In 1970, fed up with a society devoted to accumulation, pollution, and density, Italian architect Paolo Soleri began the construction of Arcosanti.
“Let’s think about the mountain of toys that man surrounds himself with. To feel alive we have to constantly buy and we’re now prisoners of materialism. The more we accumulate, the stronger our self-esteem gets”.
Soon after his graduation from the Politecnico in Turin, Soleri wrote a heartwarming letter to Frank Lloyd Wright. FLW answered back with just one word: “come”. Before leaving for America, Soleri served as an apprentice at the Solimene brothers’ kiln in Vietri where he also helped the brothers build their new factory using old terracotta vases instead of tiles for the sea-facing facade of the building. This is when he started working with alternative materials for architecture.
“When I arrived in Arizona I was struck by the purity of the landscape and from the desert sand. Unlike clay or mud, its pliability makes it a perfect material so I started mixing it with water to make sabbia cotta objects”.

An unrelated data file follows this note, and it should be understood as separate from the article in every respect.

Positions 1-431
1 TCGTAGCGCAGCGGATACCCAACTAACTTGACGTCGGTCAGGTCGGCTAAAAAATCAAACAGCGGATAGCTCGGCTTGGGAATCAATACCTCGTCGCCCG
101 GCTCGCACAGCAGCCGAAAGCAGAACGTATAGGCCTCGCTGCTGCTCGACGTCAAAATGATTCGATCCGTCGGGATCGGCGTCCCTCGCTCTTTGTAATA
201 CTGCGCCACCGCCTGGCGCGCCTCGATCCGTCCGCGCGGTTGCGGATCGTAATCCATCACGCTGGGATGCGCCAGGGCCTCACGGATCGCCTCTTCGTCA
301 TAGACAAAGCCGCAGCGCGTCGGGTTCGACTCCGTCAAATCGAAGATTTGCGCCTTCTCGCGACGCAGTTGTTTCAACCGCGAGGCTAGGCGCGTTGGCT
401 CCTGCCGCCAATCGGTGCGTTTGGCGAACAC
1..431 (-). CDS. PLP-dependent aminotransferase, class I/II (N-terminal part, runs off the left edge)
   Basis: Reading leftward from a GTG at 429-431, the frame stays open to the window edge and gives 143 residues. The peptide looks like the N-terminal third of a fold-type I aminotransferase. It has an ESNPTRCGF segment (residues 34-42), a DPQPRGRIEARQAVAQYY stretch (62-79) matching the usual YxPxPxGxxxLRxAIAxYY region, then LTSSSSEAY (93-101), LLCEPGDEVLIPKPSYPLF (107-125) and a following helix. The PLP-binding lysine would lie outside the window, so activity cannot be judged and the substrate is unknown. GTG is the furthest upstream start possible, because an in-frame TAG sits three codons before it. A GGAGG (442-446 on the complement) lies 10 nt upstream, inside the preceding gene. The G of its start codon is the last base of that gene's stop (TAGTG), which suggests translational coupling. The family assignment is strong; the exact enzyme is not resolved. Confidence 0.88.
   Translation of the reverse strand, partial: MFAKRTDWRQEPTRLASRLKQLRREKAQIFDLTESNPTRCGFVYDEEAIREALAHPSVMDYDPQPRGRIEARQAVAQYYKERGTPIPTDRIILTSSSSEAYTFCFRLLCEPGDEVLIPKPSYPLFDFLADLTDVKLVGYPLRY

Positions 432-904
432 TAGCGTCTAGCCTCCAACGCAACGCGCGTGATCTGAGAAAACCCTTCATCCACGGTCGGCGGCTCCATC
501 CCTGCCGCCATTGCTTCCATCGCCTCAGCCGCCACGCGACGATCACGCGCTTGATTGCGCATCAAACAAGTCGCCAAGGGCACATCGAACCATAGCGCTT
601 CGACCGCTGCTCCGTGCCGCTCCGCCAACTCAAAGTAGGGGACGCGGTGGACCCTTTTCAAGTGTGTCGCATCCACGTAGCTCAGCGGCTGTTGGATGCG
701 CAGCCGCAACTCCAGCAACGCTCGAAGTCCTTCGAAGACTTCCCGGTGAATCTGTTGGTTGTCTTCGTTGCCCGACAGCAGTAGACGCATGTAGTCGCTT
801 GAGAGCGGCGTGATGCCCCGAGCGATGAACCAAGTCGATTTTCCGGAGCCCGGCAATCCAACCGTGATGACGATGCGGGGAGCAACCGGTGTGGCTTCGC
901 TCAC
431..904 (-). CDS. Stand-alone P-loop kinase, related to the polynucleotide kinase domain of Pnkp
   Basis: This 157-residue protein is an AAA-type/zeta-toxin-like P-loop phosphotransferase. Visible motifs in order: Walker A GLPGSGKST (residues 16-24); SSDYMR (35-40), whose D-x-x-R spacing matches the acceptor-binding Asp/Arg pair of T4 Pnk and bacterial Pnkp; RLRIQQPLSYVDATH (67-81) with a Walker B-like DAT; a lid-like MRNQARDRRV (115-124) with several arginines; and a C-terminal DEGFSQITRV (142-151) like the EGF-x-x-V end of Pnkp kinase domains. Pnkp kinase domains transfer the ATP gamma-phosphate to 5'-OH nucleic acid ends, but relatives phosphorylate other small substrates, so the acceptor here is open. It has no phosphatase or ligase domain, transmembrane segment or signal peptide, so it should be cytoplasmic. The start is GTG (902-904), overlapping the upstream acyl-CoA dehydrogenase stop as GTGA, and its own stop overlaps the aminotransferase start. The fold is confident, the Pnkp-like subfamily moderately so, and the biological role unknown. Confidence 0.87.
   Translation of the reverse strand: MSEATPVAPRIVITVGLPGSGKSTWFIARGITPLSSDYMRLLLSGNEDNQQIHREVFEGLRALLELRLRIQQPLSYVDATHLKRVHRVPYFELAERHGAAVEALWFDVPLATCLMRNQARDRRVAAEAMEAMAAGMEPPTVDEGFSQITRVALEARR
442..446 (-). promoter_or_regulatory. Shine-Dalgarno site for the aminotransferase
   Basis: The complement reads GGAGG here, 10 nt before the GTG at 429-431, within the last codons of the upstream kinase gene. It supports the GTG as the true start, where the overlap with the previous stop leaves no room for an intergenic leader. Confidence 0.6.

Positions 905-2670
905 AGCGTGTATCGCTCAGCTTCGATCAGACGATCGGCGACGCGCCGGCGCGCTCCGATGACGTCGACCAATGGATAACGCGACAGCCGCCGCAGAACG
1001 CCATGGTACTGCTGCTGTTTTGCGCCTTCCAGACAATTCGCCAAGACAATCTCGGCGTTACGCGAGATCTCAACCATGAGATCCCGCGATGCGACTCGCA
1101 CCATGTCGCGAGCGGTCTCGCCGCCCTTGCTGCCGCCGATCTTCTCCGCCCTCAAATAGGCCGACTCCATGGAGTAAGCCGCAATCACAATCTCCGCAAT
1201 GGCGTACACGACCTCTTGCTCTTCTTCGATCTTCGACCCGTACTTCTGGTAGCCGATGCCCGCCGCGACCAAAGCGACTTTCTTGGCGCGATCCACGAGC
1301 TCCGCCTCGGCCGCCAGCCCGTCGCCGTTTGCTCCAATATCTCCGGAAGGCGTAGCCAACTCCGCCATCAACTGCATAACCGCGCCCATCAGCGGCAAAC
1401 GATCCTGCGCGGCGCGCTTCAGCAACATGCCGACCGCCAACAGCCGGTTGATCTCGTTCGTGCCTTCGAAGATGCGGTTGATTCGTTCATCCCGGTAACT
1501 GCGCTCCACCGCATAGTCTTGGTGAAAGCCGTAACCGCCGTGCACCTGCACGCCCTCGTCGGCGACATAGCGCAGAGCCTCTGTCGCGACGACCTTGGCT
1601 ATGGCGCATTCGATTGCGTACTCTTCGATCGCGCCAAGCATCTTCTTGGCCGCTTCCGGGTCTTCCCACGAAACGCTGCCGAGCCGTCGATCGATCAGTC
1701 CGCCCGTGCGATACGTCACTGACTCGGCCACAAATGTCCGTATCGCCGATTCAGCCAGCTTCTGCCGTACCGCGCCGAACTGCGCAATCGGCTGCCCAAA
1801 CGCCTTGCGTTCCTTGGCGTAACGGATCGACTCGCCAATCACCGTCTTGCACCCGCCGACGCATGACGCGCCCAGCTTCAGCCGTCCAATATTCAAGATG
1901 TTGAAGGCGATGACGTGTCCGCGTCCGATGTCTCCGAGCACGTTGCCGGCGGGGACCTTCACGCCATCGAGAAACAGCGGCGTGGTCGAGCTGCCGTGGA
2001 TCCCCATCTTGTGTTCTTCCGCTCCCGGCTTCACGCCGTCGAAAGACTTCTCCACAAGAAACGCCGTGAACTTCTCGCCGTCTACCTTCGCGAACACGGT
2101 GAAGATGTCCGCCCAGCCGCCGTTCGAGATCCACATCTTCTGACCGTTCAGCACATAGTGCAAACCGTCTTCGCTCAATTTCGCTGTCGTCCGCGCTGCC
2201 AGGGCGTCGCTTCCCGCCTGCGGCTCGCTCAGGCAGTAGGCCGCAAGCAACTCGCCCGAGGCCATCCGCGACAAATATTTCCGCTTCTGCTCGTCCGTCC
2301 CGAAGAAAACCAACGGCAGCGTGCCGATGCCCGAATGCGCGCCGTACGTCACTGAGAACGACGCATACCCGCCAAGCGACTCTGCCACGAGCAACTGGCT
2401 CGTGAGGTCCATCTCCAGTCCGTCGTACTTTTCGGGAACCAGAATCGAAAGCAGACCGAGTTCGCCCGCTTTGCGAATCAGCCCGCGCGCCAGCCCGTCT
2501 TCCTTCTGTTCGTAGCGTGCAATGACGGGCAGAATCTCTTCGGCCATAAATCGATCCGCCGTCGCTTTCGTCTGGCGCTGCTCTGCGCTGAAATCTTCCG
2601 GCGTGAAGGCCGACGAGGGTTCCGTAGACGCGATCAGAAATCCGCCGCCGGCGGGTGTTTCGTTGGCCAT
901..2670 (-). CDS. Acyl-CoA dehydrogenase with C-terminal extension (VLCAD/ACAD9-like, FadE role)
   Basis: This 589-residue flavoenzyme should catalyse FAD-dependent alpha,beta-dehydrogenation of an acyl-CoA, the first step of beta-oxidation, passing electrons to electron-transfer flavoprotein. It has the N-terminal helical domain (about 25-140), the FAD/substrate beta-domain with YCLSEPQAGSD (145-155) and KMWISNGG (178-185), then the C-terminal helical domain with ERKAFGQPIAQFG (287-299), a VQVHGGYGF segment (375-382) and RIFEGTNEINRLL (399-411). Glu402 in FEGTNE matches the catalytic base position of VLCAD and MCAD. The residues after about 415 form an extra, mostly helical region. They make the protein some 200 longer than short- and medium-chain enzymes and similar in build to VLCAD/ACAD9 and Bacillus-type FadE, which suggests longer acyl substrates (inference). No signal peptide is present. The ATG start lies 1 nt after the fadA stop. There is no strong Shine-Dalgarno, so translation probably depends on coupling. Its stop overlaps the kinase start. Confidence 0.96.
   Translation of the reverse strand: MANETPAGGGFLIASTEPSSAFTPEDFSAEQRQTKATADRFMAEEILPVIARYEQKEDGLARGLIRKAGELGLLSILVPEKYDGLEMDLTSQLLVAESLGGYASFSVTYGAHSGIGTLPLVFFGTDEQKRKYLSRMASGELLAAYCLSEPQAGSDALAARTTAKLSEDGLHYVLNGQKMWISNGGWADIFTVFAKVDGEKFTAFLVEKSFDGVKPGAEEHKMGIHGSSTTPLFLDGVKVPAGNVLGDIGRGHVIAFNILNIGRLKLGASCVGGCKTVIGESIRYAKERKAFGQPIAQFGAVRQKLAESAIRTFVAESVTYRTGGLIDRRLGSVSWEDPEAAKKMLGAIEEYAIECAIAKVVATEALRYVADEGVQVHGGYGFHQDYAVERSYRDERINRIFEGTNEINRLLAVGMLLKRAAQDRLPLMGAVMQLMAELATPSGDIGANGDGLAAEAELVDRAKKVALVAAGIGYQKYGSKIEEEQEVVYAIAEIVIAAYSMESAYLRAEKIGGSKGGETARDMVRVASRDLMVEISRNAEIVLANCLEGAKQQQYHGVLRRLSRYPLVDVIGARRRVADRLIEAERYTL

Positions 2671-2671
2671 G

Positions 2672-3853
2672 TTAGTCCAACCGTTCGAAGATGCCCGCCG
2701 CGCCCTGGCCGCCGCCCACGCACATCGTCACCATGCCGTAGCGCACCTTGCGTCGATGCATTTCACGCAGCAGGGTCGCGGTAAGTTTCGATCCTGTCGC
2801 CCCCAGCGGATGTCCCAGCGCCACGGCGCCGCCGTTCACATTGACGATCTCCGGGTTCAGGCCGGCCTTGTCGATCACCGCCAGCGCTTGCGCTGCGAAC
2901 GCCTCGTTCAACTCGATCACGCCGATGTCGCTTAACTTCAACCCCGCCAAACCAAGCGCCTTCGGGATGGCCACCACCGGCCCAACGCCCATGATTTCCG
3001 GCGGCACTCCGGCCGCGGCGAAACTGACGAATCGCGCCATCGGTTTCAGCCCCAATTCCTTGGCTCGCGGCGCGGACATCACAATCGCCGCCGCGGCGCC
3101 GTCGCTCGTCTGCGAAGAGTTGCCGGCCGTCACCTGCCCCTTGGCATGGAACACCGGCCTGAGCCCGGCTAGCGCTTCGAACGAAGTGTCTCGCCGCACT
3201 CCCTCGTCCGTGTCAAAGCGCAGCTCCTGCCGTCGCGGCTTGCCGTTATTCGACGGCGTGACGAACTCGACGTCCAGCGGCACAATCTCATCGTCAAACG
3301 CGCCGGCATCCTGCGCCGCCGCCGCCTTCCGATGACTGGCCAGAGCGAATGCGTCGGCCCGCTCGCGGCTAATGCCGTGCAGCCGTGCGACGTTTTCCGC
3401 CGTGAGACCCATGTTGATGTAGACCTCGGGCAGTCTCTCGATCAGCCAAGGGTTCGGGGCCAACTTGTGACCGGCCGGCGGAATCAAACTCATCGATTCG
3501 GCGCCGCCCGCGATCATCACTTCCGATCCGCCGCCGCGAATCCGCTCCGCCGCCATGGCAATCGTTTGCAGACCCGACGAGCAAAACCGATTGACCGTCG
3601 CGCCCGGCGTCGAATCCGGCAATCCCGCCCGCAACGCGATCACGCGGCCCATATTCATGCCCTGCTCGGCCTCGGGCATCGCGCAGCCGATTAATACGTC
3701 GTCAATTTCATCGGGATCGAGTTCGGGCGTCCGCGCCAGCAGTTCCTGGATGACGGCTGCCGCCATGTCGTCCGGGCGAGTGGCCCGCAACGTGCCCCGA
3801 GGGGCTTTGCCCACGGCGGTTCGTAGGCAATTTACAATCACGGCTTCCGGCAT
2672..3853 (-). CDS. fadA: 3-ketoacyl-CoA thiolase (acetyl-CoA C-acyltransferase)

In 1956 the first archetype of this idea took shape in the form of the house-laboratory of Cosanti. It was a groundbreaking concept in its construction methods, where each living unit is built by shaping a spherical concrete roof over a pile of dirt. Once that concrete dries the dirt is removed, revealing the space for the room.
In 1965 Soleri presented to French magazine L'Architecture D'Aujourd'Hui, a project for a town based on the idea of arcology (archeology + ecology), essentially scaling the original Cosanti concept.
“Big scale drawing has always been fun to me,” said Soleri in one of his last interviews. “I still remember using big butcher paper rolls to draw big projects that I had in mind. I once did a 50 meter-long sketch”.
This is when the thoughts on population density and the love for natural materials collided with the idea of arcology as a low-impact solution for human habitats, where residential, commercial and agricultural facilities are economically and environmentally self-sustainable. The combination of social interactions with access to natural environments were elemental principles of the new discipline funded by Soleri. The sci-fi-looking complex now hosts between 50 and 150 volunteers that keep the city running - including seasonal workshops and concerts, serving its main mission as an educational center.
Soleri’s dream of a self-sustainable town for 5,000 inhabitants in the middle of the Arizona desert might not have come to reality but what he started as a movement had a deep impact on future generations of architects, designers, and thinkers.